Prisma beats the world’s filters, but its functionalities are only limited to processing still images. We want to make the video artistic as well, so we create Re:Art.

What it does

Re:Art is a Web App that aims to transform a video into an animated artwork by furnishing it with a particular style or pattern of paint chosen by the user.

How I built it

Back-end: By utilizing the open-source VGG19 neural network model and Torch Framework, We set up a comprehensive back-end still image stylization service based on the AWS and G2 instance in the EC2 service. We achieve the non-linear video processing result through Open CV (Open Source Computer Vision), which enable the web app Re:Art allowing users to process a self-designed animated artwork.


Read user input: When a user uploads a video and chooses a picture style, we will read in the video and style they choose, and we will decide the frame number based on how long we want the output gif file to be.

Transform the video: We pick up the images based on the frame rate, and then crop the images into the size with the ratio 8.5:11, which is roughly 300px * 388px. Also, we uses advanced compression algorithm to make the image further smaller without losing much of its original quality. Due to the undesirable efficiency of the Neural Network Framework, we came up with several ways to increase our efficiency use multi-parallel subprocess to transform the image simultaneously, and use the resources of the server to its maximum. Because we depend on GPU rather than CPU to have a better performance, we chose the AWS instance that has more GPUs. Because the feature of the Open Source Torch Framework is based on Lua, we manipulate the iteration time on each image to achieve an effect of transition, giving user a feeling of more dynamic stylized images.

Output Gif: We store the image to an array and restructure them to form a gif, which is finally presented to the user.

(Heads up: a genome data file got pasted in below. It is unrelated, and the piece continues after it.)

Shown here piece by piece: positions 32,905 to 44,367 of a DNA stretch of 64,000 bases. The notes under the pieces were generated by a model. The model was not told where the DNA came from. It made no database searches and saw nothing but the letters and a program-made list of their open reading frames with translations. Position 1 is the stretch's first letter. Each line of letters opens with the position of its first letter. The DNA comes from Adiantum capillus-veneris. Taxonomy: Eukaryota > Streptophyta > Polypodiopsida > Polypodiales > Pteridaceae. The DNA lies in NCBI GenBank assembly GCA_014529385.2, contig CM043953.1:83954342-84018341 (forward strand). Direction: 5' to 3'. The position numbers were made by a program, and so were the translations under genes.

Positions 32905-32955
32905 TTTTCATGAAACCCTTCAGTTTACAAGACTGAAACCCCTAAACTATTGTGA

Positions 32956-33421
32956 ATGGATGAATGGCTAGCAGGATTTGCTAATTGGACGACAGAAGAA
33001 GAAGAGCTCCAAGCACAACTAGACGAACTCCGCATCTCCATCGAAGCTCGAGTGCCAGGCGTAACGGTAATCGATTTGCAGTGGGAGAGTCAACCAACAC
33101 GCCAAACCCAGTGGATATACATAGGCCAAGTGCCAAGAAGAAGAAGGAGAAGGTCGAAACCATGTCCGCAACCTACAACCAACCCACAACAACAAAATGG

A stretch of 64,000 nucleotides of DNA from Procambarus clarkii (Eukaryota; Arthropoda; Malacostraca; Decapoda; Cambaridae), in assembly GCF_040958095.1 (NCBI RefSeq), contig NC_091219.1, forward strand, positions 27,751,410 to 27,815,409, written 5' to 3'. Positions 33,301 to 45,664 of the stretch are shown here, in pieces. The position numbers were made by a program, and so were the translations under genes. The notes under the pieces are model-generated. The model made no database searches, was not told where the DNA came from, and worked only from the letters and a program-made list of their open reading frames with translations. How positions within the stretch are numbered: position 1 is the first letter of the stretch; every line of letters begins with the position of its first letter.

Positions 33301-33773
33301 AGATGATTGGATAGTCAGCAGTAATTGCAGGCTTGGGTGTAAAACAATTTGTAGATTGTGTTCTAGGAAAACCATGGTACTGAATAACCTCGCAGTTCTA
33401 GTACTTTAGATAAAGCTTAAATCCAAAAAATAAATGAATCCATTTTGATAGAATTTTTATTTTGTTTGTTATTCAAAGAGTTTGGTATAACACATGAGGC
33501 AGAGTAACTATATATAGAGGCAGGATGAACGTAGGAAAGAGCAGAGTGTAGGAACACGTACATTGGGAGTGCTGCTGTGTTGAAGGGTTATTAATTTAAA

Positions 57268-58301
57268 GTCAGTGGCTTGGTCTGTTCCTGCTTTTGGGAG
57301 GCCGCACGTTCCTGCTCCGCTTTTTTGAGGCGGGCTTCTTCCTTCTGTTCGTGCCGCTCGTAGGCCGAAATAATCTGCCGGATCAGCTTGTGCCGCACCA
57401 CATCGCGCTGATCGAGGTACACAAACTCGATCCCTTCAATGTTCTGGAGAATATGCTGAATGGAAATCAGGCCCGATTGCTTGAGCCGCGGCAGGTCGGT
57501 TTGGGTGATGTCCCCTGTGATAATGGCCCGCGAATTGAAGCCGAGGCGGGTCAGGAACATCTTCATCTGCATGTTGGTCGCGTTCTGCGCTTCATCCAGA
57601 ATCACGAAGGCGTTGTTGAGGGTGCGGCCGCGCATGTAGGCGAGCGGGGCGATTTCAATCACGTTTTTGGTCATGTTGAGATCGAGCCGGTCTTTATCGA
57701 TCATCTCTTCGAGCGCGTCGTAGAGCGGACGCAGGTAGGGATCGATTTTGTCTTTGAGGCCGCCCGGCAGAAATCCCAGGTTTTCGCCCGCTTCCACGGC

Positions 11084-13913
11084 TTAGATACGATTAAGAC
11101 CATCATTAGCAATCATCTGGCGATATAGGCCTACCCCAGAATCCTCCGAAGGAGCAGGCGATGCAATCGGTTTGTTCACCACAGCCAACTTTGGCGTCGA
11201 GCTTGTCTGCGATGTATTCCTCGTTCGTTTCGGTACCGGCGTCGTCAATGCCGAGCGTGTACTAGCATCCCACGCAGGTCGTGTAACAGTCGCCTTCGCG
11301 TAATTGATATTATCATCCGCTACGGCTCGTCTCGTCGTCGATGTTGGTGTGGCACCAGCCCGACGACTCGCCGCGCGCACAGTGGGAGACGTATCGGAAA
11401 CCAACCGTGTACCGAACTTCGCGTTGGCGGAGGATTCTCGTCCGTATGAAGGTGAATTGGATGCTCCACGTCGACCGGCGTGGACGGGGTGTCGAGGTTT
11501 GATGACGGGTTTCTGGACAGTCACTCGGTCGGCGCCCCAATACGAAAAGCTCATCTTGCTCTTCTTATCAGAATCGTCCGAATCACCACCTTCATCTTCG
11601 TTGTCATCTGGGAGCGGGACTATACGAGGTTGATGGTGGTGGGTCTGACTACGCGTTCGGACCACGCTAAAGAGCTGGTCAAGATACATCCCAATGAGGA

Front-end: We designed a user-friendly Web App using HTML5, CSS, JavaScript, JQuery to orient the users to upload their videos, choose a style that they prefer and follow the page to finally get the stylized gif. On our home page, we designed as few icons and concise instructions as possible to make it clear to the new users on how to use the app. After uploading a video, the user can choose within a scroll bar several different styles of artworks to merge the video with. Then our app throws the job to the server to complete stylization process. When it’s done, the user is directed to another page where he/she can view the resulting gif and share it to Facebook, Twitter, Google Plus etc.

Challenges I ran into

When we set up the service in the beginning, we need to install a bunch of libraries. The fatal thing is that these libraries have version conflicts, which took us a long time and drained our energy. At first we decide to se TensorFlow, an Open Source Software Library for Machine Intelligence, but the time this library take to process video is too long. Thus, we have to change our Framework to Torch. We worked with several programming languages (Lua) and Framework (Torch) that we’ve never encountered before, so we had a high learning curve. The stylized image was rotated after the transformation, and we need to align it to normal. The biggest challenge is: it got super hard to code on 6am!

Accomplishments that I'm proud of

We achieve the functionality of not only stylizing the static image, but also for video. We see our web app works pretty well.

What I learned

Sleeping is reeeeeeeaaaaaaally important.

What's next for Re:Art

Migrate the app to multi platforms. Immersed in the conversation with our comprehensive services.

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